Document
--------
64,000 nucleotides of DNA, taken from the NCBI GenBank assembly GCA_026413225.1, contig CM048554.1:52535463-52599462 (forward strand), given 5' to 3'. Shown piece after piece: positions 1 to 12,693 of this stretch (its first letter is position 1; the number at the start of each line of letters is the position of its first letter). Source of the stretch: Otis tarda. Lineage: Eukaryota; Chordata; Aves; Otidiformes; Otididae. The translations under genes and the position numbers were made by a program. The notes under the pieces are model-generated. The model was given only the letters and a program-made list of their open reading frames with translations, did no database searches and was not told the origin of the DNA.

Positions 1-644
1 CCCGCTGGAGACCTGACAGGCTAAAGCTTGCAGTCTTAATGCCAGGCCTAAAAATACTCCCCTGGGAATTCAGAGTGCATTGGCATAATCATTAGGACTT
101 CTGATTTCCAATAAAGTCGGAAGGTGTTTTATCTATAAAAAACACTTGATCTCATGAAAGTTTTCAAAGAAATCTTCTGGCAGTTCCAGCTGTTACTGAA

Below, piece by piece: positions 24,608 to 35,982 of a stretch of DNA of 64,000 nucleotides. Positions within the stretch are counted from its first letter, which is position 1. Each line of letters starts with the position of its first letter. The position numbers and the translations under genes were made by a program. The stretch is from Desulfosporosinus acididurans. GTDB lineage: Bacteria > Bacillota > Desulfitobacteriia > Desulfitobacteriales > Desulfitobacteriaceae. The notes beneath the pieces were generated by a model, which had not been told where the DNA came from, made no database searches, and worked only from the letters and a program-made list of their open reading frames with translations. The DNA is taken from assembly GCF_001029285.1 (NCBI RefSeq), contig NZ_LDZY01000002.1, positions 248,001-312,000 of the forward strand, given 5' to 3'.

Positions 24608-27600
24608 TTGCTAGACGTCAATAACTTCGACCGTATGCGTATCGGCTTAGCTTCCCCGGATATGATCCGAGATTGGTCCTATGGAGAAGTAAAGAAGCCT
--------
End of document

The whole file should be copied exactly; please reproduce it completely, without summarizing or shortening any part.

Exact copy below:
64,000 nucleotides of DNA, taken from the NCBI GenBank assembly GCA_026413225.1, contig CM048554.1:52535463-52599462 (forward strand), given 5' to 3'. Shown piece after piece: positions 1 to 12,693 of this stretch (its first letter is position 1; the number at the start of each line of letters is the position of its first letter). Source of the stretch: Otis tarda. Lineage: Eukaryota; Chordata; Aves; Otidiformes; Otididae. The translations under genes and the position numbers were made by a program. The notes under the pieces are model-generated. The model was given only the letters and a program-made list of their open reading frames with translations, did no database searches and was not told the origin of the DNA.

Positions 1-644
1 CCCGCTGGAGACCTGACAGGCTAAAGCTTGCAGTCTTAATGCCAGGCCTAAAAATACTCCCCTGGGAATTCAGAGTGCATTGGCATAATCATTAGGACTT
101 CTGATTTCCAATAAAGTCGGAAGGTGTTTTATCTATAAAAAACACTTGATCTCATGAAAGTTTTCAAAGAAATCTTCTGGCAGTTCCAGCTGTTACTGAA

Below, piece by piece: positions 24,608 to 35,982 of a stretch of DNA of 64,000 nucleotides. Positions within the stretch are counted from its first letter, which is position 1. Each line of letters starts with the position of its first letter. The position numbers and the translations under genes were made by a program. The stretch is from Desulfosporosinus acididurans. GTDB lineage: Bacteria > Bacillota > Desulfitobacteriia > Desulfitobacteriales > Desulfitobacteriaceae. The notes beneath the pieces were generated by a model, which had not been told where the DNA came from, made no database searches, and worked only from the letters and a program-made list of their open reading frames with translations. The DNA is taken from assembly GCF_001029285.1 (NCBI RefSeq), contig NZ_LDZY01000002.1, positions 248,001-312,000 of the forward strand, given 5' to 3'.

Positions 24608-27600
24608 TTGCTAGACGTCAATAACTTCGACCGTATGCGTATCGGCTTAGCTTCCCCGGATATGATCCGAGATTGGTCCTATGGAGAAGTAAAGAAGCCT